City Council approves mayor’s park committee

By: Joshua Gordon | Woodward Talk | Published May 8, 2013

 Mayor Dave Coulter’s Blue Ribbon Commission on Ferndale Parks was approved by the City Council April 29. The commission members will take public opinions and look for alternative funding options to improve local parks.

Mayor Dave Coulter’s Blue Ribbon Commission on Ferndale Parks was approved by the City Council April 29. The commission members will take public opinions and look for alternative funding options to improve local parks.

Photo by Joshua Gordon

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FERNDALE — In Mayor Dave Coulter’s State of the City address April 18, he talked of the city’s numerous parks and the need to improve them, despite a tough economy. Coulter talked of creating a task force to oversee public opinions and alternative funding sources to make such changes.

At the City Council meeting April 29, council members approved the creation of the Blue Ribbon Commission on Ferndale Parks.

The committee will consist of nine public officials, business owners and residents who will gather public input and identify needed additions and improvements to the city’s 15 parks and recreation centers that span almost 90 acres. Committee members also will look for corporate sponsorship, grant money and other funding options to implement their suggestions.

“I’ve seen, for several years now, that parks get shabbier because cities don’t have the funds to make the kinds of upgrades people are asking for,” Coulter said. “Our Recreation Department’s budget has shrunk dramatically, so I tried to think of how we could put things in our parks that would make people use them more. This is a group of people who love parks and are knowledgeable about raising funds.”

Loyd Cureton, director of the Department of Public Works, and Jill Manchik, the director of recreation, will head the committee. Jack Aronson, Brett Tillander, Shaun Butler, Jeannie Davis, Cristin Spiller, Greg Pawlicka and Scott Helmer will round out the committee.

Cureton said the first thing the group will do is tour all of the city’s parks and then meet at least once a month to discuss public input, suggestions on improvements and funding options. More walking paths, more accommodations for people with disabilities and play structures were some of the top improvements to come to mind, he added.

Funding will be a big priority, Cureton said, and it will be a big topic of discussion early.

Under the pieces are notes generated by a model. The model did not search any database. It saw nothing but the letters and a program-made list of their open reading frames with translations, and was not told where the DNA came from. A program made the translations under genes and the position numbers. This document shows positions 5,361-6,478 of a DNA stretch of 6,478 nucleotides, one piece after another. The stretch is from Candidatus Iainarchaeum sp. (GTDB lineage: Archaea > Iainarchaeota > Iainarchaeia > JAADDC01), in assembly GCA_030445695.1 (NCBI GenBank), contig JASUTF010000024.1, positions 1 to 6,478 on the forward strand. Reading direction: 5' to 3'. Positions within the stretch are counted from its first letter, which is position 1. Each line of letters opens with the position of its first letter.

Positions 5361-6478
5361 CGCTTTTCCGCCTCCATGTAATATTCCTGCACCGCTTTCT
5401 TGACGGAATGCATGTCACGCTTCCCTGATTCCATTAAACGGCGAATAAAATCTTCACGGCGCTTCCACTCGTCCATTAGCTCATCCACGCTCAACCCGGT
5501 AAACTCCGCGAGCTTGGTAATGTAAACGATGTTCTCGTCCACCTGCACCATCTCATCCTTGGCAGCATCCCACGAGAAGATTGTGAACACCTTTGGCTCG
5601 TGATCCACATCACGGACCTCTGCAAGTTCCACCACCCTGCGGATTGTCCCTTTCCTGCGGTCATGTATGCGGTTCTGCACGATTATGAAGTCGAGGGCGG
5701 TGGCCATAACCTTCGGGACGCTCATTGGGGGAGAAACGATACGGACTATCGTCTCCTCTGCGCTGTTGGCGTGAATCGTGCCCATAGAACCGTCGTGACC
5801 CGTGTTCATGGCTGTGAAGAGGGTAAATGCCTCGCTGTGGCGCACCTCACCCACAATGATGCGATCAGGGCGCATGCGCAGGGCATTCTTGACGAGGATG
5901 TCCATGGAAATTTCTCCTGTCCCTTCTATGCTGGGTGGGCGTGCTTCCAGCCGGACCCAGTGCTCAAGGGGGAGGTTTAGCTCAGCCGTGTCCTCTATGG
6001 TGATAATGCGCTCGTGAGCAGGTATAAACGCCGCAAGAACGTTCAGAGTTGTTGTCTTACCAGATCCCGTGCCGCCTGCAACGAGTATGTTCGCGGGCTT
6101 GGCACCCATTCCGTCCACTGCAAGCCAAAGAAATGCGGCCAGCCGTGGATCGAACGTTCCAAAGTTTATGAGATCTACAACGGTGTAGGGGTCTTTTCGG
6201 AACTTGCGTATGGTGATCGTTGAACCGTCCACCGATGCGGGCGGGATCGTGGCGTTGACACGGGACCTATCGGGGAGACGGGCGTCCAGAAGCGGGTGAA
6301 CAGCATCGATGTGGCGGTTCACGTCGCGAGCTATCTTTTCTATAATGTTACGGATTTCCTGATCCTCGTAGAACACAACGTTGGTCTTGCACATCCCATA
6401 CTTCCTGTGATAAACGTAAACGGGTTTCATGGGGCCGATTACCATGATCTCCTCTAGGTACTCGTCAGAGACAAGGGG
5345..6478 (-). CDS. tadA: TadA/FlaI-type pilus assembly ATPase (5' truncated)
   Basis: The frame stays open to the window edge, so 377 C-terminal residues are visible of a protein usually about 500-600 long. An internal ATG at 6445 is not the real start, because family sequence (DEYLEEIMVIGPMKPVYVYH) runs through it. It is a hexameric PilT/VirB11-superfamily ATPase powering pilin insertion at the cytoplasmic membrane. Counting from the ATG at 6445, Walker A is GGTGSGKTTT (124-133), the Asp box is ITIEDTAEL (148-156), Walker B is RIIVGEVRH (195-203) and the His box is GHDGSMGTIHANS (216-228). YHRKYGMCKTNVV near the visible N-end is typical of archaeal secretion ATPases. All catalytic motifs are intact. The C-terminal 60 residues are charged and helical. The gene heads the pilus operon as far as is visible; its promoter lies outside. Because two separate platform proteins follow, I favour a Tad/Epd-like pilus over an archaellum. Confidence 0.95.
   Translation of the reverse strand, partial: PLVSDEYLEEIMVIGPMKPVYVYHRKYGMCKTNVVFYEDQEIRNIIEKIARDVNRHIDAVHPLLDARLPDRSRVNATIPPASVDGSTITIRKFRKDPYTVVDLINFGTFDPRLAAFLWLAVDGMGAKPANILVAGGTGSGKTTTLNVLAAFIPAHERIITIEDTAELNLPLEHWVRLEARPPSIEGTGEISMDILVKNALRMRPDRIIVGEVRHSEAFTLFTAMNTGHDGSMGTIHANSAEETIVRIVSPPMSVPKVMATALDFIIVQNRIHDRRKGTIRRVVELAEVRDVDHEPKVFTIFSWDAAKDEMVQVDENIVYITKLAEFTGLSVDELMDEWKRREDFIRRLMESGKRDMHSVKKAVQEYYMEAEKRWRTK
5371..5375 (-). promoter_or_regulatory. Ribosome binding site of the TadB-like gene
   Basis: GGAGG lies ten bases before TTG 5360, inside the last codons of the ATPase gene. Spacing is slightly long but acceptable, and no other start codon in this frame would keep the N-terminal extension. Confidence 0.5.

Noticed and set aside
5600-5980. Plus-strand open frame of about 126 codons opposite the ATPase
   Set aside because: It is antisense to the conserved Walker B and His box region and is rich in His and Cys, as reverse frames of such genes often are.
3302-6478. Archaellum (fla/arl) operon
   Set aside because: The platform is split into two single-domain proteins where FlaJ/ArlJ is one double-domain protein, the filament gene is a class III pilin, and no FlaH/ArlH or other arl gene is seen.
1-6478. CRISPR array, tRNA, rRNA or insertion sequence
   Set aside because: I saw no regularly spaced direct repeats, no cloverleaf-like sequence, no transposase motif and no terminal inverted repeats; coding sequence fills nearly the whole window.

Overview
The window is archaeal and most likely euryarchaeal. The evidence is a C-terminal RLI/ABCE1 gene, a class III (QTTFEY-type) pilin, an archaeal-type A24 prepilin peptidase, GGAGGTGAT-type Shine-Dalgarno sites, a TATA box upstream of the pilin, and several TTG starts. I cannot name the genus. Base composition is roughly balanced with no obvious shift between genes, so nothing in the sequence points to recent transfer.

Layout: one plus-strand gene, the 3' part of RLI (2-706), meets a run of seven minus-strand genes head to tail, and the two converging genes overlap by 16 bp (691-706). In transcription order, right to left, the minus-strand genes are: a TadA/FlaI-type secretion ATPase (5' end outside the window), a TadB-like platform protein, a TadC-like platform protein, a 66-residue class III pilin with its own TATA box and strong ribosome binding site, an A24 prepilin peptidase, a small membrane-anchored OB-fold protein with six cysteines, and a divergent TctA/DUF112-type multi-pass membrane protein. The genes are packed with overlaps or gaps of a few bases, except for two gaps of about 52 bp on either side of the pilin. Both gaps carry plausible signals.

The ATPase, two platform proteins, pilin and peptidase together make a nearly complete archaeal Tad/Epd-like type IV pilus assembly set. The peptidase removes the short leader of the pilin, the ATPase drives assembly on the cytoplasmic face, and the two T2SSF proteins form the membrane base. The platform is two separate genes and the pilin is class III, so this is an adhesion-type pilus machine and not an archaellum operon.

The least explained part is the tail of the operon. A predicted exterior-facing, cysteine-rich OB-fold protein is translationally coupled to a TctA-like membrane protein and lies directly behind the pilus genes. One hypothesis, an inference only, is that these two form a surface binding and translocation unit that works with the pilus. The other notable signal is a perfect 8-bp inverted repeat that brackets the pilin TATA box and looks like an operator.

“The biggest challenge will be funding, and it will really call on the creativity of the committee to come up with the dollars we need to redo the parks,” he said. “There will be grants we need to apply for by early 2014. In the next coming months, we want to get input from interested parities and have an impact on the city and provide amenities for the community.”

One of the most-recommended additions to the city’s parks in past years has been a dog park, Coulter said.

“We have heard for years that a dog park would be ideal, and everyone, from single people to large families, have dogs, so it would make sense,” he said. “We have a lot of dog owners and they have to go for a bit of a drive to get to a park where they can take the dog off the leash. I would be surprised if it is not somewhere on the list.”

One of the stipulations Coulter gave to the committee was a request for suggestions presented to City Council by the end of the year. The city will do what they can this summer with painting and working on trees and broken structures, but Coulter wants to be able to begin implementing suggestions in the summer of 2014.

Manchik said she is excited to be part of the committee and have the chance to help the city and its residents.

“I am looking forward to working with the group members throughout the next year and soliciting feedback from the community on our park needs,” she said. “My hope is that, by this time next year, we will have made clear recommendations to council on specific park improvements, as well as the funding options available.”

Coulter intentionally excluded himself from the committee so he wouldn’t influence the members and they would take more opinions from the community. Still, as mayor, Coulter has a vested interest in the city and wants to see the neighborhoods improve in the next year.

“I think parks are very important to the community, and they give people a place to gather and are attractive to families with children, as well as people of all ages,” Coulter said. “I think parks can create a greater sense of community than we have. They are a foundation of a community and they need some attention.”

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